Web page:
On July 5, 2018, the European Union Parliament advised the EU Commission to suspend the so-called EU-US Privacy Shield. This renews and hardens the EU Parliament’s position on Privacy Shield’s privacy policy for US companies, that process and store data of EU citizens. Already in October 2017, the European Parliament published a list of 10 recommendations, which pointed to gaps and weaknesses in the Privacy Shield.

In its recommendation to the EU Commission, the Parliament pointed out that the US administration has failed to implement two core elements of the Privacy Shield. For example, there is still no ombudsman who leads the U.S. Privacy Civil Liberties Oversight Board (PCLOB), let alone any other members in this board. Thus, EU citizens lack a contact person in the event of data breaches and thus the ability to make their own rights in the US heard at all.

Privacy Shield replaces Safe Harbor

As a reminder, Privacy Shield was introduced as a replacement for the Safe Harbor Agreement. Safe Harbor fell because the European Court of Justice granted the claim of the Austrian lawyer Maximilian Schrems in 2015. The Safe Harbor rules should create a ‘safe data port’ for sensitive data outside the EU, so that this data can be processed for example in the US. Triggered by the Snowden publications (notably PRISM), this agreement was reviewed and finally replaced by Privacy Shield.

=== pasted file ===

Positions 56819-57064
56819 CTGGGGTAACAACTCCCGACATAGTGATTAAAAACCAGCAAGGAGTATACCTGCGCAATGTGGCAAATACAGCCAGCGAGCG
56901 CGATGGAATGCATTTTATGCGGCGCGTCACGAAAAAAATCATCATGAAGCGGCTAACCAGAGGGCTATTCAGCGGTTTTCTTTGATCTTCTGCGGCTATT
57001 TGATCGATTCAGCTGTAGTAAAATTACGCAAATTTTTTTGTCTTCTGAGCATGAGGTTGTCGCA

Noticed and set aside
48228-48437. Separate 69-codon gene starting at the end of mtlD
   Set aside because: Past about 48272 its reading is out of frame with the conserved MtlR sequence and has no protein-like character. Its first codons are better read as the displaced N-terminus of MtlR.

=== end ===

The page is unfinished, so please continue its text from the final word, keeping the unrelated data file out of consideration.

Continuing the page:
EU Parliament confirms assessment: Sensitive data is not safe at US companies

As explained in my last blog post, sensitive but also security-relevant data of a company should not leave Europe. Parliament’s assessment reinforces the urgency of data protection. Security-related data such as intellectual property or administrative access such as domain passwords should not be given to cloud providers in the US. The Cloud Act and Privacy Shield are incompatible.

More information on the resolution of the European Parliament is published here, an analysis can be found here.